State transportation officials will meet in Jefferson City later this week to approve road projects for the next four years, and as it has for several years, funding available for the St. Louis region continues to shrink.
In 2012, the Missouri Department of Transportation (MoDOT) planned to spend about $400 million on projects in the St. Louis region. The current statewide constriction schedule, which goes from 2014 through 2017, budgets about $271 million. The funding reduction is driven by the expiration of a bonding program and declines in gas tax revenue.
MoDOT assistant district engineer, Bill Schnell, said the ongoing decline in revenue means most of the new projects are meant to keep existing roads and bridges in good condition.
"If that’s all we can do, that comes at the cost of economic development and safety and other issues that we can’t address like we should," he said. For example, the state can only afford to study options to rebuild Interstate 270 in north St. Louis County, which is one of the oldest stretches of road it maintains.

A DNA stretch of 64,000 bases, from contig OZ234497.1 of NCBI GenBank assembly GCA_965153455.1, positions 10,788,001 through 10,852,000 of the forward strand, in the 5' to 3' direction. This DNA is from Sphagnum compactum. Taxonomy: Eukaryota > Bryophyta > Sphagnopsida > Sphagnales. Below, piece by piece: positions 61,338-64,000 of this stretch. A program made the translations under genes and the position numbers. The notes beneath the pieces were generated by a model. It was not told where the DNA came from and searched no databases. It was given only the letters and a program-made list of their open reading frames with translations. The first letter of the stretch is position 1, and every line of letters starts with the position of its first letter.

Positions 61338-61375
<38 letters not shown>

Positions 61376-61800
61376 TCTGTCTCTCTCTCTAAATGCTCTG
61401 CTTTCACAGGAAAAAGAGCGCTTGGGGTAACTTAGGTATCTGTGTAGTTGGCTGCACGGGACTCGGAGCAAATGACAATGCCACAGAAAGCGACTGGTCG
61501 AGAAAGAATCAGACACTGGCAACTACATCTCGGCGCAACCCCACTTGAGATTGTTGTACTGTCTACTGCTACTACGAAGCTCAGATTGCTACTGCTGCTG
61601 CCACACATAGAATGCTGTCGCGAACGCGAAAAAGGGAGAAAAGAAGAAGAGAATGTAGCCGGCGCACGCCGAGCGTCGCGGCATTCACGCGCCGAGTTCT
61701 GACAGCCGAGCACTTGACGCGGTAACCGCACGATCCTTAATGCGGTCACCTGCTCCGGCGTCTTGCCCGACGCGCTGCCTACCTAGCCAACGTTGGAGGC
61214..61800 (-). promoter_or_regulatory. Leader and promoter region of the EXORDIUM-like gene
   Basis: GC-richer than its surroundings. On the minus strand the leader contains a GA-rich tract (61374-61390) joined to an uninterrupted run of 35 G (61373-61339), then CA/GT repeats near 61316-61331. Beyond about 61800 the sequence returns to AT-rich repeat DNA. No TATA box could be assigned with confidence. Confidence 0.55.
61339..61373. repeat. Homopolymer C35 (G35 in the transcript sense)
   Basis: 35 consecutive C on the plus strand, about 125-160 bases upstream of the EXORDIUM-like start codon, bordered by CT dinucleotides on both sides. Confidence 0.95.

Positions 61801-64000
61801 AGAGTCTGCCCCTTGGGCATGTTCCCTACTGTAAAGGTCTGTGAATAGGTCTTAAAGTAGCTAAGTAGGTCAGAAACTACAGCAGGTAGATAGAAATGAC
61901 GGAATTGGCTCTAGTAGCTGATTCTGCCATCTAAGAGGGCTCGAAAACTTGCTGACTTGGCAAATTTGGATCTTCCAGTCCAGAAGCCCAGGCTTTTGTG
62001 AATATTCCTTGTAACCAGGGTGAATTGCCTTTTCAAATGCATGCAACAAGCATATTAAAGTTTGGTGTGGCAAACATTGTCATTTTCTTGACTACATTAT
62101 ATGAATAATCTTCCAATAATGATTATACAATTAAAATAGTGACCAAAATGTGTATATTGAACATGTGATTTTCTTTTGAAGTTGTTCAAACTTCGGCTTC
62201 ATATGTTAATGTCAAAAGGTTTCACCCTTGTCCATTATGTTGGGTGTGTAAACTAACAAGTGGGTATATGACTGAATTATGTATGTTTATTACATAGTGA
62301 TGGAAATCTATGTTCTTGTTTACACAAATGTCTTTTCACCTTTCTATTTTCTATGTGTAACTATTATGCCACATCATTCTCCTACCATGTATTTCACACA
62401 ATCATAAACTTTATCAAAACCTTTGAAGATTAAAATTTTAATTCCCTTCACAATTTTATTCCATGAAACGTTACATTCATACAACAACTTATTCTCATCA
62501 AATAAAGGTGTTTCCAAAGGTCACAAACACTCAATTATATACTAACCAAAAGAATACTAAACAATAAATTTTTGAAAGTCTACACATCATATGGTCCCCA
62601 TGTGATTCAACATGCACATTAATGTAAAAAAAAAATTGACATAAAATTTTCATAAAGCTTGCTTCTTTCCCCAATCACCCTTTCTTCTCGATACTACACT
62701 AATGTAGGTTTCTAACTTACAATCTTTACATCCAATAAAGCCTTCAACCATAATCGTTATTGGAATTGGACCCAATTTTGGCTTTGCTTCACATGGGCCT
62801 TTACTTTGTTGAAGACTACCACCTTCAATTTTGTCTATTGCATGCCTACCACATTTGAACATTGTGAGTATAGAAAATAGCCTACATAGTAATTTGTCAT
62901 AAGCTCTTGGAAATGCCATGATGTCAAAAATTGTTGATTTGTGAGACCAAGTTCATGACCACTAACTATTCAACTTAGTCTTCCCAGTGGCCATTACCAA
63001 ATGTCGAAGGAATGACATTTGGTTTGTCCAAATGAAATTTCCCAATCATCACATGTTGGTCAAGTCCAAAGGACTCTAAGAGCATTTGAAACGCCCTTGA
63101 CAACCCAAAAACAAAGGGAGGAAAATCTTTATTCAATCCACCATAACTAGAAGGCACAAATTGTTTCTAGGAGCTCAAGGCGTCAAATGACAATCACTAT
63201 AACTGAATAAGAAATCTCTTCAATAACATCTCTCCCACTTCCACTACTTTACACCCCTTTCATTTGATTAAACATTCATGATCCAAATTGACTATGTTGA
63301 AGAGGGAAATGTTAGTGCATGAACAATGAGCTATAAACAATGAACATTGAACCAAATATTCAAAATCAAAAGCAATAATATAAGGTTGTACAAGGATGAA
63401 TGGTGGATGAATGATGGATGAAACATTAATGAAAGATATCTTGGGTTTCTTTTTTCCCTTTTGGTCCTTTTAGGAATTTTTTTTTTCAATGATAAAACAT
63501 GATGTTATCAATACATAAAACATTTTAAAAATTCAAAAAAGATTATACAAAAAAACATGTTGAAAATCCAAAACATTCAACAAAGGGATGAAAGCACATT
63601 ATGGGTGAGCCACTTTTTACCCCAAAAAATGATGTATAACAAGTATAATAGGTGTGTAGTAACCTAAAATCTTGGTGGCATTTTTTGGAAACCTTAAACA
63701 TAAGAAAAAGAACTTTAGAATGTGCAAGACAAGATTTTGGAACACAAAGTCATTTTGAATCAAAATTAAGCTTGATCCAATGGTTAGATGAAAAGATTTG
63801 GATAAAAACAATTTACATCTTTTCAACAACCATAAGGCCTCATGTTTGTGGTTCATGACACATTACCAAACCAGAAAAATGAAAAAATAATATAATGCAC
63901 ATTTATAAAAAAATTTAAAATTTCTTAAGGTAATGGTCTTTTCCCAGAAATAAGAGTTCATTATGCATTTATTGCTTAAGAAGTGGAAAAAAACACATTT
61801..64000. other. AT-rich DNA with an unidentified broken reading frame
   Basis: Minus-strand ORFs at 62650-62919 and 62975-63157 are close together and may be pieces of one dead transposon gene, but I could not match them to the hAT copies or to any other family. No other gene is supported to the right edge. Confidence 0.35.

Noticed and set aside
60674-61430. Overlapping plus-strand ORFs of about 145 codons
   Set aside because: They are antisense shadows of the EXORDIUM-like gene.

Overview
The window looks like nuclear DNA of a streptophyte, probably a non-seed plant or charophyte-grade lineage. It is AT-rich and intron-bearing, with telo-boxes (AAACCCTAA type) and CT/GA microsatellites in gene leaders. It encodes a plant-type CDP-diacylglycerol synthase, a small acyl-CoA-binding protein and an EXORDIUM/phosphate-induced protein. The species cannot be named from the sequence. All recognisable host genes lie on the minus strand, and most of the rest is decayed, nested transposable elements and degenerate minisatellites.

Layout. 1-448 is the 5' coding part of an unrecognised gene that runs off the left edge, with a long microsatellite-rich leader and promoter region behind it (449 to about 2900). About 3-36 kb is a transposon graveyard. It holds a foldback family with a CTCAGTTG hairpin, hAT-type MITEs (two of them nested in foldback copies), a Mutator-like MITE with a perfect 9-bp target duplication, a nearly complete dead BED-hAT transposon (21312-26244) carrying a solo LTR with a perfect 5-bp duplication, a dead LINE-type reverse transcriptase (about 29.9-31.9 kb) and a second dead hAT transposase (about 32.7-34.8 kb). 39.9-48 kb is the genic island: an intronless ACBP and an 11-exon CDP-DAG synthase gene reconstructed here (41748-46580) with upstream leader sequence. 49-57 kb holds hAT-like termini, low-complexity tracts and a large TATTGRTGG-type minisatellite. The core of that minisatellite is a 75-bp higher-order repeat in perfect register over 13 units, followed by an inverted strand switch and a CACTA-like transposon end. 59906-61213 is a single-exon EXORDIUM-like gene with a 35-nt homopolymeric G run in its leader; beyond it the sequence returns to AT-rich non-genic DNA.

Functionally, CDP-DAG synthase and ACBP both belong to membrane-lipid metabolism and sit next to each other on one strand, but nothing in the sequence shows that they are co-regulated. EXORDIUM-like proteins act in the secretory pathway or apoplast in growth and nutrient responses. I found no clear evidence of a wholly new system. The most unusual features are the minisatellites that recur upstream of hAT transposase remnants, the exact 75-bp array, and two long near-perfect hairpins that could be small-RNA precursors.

"It is alarming that the revenue continues to decline because the expectations of what the public wants us to do continues to increase," Schnell said.
The schedule that could be approved includes work associated with the City-Arch-River 2015 project in downtown St. Louis and the final parts of the new Mississippi River bridge.
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